Rankin Inlet recreation co-ordinator David Clark and his crew have readied the new arena to be used as a relief hospital should Covid-19 appear and spread throughout the community.

It’s been a somewhat rocky start for the new multipurpose arena in Rankin Inlet, which has now been readied for use as a makeshift hospital should the need arise from Covid-19.
photo courtesy David Clark

Normally he and his staff would be hard at work preparing for the community’s biggest bash of the year, Pakallak Tyme, which was scheduled to run during the first week of May.

However, these days, Clark has more time to catch up on his year-end paperwork, now that the entire community is crippled by the threat of Covid-19 and community gatherings are strictly taboo. So instead of preparing ways to make people smile and laugh, the recreation staff have prepared the new arena for those suffering from infection, and hoping it’s never needed.

Clark said his crew have been working their butts off cleaning the building during the past three weeks so it’s ready to go if needed.

The head nurse and a doctor from our local health centre, as well as our fire chief and a representative from the Department of Health, came to take a look at the facility,” said Clark.

We did a walk-through of the arena and I assured them the building would be spic and span if needed.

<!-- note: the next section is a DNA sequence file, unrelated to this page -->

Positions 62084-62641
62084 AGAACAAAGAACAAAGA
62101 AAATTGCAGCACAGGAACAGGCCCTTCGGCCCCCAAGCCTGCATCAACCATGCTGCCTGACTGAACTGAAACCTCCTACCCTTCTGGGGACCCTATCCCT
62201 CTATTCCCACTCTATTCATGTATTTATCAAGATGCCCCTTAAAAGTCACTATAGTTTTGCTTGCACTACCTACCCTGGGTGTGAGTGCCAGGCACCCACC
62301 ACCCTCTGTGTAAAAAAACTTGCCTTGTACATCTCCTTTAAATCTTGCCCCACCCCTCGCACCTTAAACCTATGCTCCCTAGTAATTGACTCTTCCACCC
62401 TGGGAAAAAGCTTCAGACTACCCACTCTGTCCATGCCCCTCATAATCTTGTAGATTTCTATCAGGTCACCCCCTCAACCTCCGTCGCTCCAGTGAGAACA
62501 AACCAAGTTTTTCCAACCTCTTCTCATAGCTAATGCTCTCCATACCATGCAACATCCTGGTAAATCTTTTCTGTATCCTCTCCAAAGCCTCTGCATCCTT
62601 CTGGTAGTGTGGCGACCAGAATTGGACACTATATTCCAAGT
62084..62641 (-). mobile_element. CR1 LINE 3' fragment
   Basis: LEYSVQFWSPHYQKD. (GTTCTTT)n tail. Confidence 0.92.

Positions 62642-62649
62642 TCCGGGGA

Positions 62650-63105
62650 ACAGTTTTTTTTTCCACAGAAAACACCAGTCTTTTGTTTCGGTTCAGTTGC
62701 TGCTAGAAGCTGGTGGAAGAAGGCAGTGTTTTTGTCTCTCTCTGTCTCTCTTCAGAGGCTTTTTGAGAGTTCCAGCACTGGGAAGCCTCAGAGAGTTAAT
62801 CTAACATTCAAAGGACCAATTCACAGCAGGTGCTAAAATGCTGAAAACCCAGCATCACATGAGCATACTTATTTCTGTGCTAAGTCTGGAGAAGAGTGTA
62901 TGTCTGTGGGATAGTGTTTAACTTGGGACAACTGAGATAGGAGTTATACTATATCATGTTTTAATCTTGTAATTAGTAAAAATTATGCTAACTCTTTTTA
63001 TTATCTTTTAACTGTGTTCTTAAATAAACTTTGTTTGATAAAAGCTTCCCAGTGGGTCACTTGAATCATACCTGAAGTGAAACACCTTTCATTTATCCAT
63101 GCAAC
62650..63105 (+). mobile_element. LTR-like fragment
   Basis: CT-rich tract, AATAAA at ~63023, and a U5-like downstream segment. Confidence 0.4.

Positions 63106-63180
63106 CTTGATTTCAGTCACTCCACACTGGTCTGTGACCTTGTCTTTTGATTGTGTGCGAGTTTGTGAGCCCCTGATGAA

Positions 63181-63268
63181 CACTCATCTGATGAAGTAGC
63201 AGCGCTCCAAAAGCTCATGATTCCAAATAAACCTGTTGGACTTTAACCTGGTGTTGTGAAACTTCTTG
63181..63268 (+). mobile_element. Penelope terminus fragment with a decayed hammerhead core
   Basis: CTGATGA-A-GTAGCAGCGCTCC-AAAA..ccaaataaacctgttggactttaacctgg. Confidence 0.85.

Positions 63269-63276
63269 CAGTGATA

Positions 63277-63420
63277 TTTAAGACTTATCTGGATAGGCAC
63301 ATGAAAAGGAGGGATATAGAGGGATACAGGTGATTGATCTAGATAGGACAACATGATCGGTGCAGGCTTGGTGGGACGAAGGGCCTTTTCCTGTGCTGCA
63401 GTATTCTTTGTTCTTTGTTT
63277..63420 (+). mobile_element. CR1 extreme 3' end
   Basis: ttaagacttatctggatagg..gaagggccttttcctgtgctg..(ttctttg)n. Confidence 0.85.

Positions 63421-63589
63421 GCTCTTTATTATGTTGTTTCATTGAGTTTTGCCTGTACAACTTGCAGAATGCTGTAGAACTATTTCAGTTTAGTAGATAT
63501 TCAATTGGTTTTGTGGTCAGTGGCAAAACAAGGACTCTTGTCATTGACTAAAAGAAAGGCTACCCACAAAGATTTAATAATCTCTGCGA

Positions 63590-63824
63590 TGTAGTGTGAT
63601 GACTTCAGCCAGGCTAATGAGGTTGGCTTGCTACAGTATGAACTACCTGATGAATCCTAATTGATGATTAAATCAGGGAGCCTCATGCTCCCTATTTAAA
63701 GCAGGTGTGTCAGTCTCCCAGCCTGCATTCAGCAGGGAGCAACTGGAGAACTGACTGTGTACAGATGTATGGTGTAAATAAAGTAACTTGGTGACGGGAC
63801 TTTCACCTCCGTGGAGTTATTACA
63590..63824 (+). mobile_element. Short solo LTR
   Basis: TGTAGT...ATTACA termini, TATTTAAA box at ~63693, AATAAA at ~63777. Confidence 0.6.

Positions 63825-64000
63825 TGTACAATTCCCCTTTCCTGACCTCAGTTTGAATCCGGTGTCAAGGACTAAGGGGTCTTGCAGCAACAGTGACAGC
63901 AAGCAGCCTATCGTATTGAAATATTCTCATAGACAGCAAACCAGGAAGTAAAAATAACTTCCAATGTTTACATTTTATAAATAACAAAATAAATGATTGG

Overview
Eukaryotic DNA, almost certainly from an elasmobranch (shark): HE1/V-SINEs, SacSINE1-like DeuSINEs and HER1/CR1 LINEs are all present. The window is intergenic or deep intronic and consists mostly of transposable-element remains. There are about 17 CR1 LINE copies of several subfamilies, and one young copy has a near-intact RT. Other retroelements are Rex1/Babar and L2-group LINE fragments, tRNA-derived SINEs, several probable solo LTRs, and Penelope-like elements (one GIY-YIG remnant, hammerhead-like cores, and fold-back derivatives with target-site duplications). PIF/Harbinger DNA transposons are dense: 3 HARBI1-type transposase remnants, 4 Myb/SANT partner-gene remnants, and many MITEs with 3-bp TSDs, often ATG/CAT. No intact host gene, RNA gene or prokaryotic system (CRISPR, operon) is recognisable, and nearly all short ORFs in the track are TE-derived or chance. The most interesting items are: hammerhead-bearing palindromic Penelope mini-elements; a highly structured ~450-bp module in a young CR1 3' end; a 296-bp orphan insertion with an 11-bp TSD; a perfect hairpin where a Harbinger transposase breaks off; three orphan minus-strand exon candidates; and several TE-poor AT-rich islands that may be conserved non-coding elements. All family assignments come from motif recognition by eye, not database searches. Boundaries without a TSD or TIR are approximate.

We finished the job this past Friday, so, basically, our arena is locked again now until we’re given the OK to start having activities again or it’s called into use as a makeshift hospital.

So that’s where we’re at with our new arena.”

Clark said he’s attending a meeting with hamlet administration this week to discuss Pakallak Tyme and the snowmobile races.

He said there’s not much anyone can do about the situation if the lockdown remains in place.

To me, yes, you have to follow the direction given by your government but, at the same time, you have to try and normalize some kind of living for everyone in our community.

I was pretty disappointed when I was told we had to shut the arena down and put snow across our outdoor rinks on Williamson Lake.

It hurts our community in more ways than one. People don’t realize the benefits these facilities and programs bestow on people in general.

I think the mental health of some folks and their sense of wellbeing is being compromised at this time, for sure.”

Darrell Greer

Darrell Greer is Editor of Kivalliq News

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  1. why arent they using the mui school that place is perfect for containing a disease like that, the classrooms could be used to quarantine people off while the gym could be used for the main hospital area,the lobby could be the screening area, does the arena even have a back up generator?